When the pandemic hit in March 2020, most clinics at Children’s of Alabama pivoted to telehealth visits, including pulmonology. Although things have primarily returned to normal with in-person visits, telehealth still has a presence in the outpatient setting.
Given that, an interprofessional team of Pediatric Pulmonary Trainees at the University of Alabama at Birmingham led by Valerie Tarn, MS, RD, LD, training director of the Pediatric Pulmonary Center (PPC), launched a survey to assess how families and clinicians felt about televisits in the pulmonary clinic. “We wanted to evaluate our services and get feedback from our families since many have children with special healthcare needs that require multiple visits per year,” she said. “We wondered if we could do telehealth for every other visit in some populations.”
They surveyed families that had already had a televisit (most used their phones) and those that hadn’t, as well as clinicians who participated in the televisits, to see what, if any, barriers existed as well as collect demographic information.
Most families who had participated in telehealth said they would like to continue for some, but not all, visits. The greatest advantages were avoiding COVID-19 infection and not having to drive to the hospital. The latter is particularly important, Tarn said, since many families drive an hour or more to the clinic. As one parent commented, “This has been wonderful experience! I don’t have to worry about exposing her to COVID or the flu, which is very dangerous for my child. Hope to be able to continue this service in the future!”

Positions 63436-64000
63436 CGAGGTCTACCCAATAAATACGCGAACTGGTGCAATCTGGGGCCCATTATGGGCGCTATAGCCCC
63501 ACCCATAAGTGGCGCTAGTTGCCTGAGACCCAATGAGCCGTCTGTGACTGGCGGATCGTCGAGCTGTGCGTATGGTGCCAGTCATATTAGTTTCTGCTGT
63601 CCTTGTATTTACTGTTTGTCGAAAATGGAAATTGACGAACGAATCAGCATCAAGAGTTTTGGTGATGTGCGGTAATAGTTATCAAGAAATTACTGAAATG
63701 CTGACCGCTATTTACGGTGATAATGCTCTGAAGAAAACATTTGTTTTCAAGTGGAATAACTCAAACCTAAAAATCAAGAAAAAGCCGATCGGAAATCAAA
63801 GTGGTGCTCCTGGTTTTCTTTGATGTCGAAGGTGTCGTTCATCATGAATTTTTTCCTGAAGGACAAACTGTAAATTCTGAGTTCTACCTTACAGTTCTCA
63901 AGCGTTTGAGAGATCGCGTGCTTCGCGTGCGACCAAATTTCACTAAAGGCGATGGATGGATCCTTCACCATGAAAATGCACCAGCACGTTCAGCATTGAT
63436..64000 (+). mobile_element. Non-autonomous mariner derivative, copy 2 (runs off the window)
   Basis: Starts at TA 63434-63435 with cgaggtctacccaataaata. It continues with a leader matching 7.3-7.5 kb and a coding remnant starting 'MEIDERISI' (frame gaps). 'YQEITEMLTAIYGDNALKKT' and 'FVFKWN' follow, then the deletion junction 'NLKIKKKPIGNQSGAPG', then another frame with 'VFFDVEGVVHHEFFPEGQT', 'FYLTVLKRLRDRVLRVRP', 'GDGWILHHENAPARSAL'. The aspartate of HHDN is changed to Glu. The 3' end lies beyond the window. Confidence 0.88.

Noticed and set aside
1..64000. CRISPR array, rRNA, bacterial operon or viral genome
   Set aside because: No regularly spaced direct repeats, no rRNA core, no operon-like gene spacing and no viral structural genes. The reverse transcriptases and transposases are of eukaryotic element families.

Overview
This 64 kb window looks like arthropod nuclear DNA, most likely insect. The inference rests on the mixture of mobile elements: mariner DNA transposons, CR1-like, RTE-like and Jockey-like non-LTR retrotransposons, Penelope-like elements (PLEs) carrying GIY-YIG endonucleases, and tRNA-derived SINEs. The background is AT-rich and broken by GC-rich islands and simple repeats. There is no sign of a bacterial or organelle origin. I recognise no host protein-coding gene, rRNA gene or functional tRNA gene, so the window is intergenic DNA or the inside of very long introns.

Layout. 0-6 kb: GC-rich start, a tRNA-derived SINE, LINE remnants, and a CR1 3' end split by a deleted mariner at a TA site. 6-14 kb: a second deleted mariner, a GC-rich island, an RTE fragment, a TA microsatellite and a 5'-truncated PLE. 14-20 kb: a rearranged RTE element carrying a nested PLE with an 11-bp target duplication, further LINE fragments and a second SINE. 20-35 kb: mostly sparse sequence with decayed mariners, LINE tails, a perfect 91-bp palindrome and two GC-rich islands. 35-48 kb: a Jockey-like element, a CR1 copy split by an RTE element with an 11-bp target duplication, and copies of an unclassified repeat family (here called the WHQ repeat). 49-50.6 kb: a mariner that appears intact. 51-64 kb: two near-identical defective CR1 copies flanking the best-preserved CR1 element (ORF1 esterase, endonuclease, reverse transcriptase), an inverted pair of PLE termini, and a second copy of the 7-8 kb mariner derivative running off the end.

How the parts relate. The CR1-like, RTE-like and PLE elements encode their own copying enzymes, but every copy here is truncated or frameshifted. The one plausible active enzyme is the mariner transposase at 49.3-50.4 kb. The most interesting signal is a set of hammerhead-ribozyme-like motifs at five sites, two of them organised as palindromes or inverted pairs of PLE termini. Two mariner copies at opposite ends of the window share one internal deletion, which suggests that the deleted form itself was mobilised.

About 90 percent of families that hadn’t had a pulmonary televisit reported having Internet access. When asked about potential disadvantages to such visits, they noted the inability to conduct a physical exam. As one parent wrote, “Please allow the patient to have a choice as to whether or not the appointment is to be in-person or a telehealth appointment.”
Clinicians agreed that telehealth was probably here to stay, Tarn said, but they wanted a more consistent structure. That included prescreening families and finding ways to incorporate other members of the health care team into the visit. “A lot of our patients need to see other health professionals,” she said. “How do you get them to talk with the pharmacist or social worker or nutritionist?” In the spring, the doctors were typically emailing other clinicians or leaving a message in the patient’s secure medical record about the need for follow up.
In the cystic fibrosis clinic, however, nutritionists, social workers, and other allied health professionals rotatedthrough the visit, each taking turns with the iPad. “That worked fairly smoothly,” Tarn said, and could provide a model for other pulmonary clinics.
In the future, the clinicians noted, it would be helpful if patients had home equipment available, such as spirometers, peak flow meters, and weight scales.
But overall, Tarn said, families and healthcare professionals liked telehealth. Now that the surveys have been collected, the PPC trainees plan to present the research results to an interprofessional audience at a local or regional conference.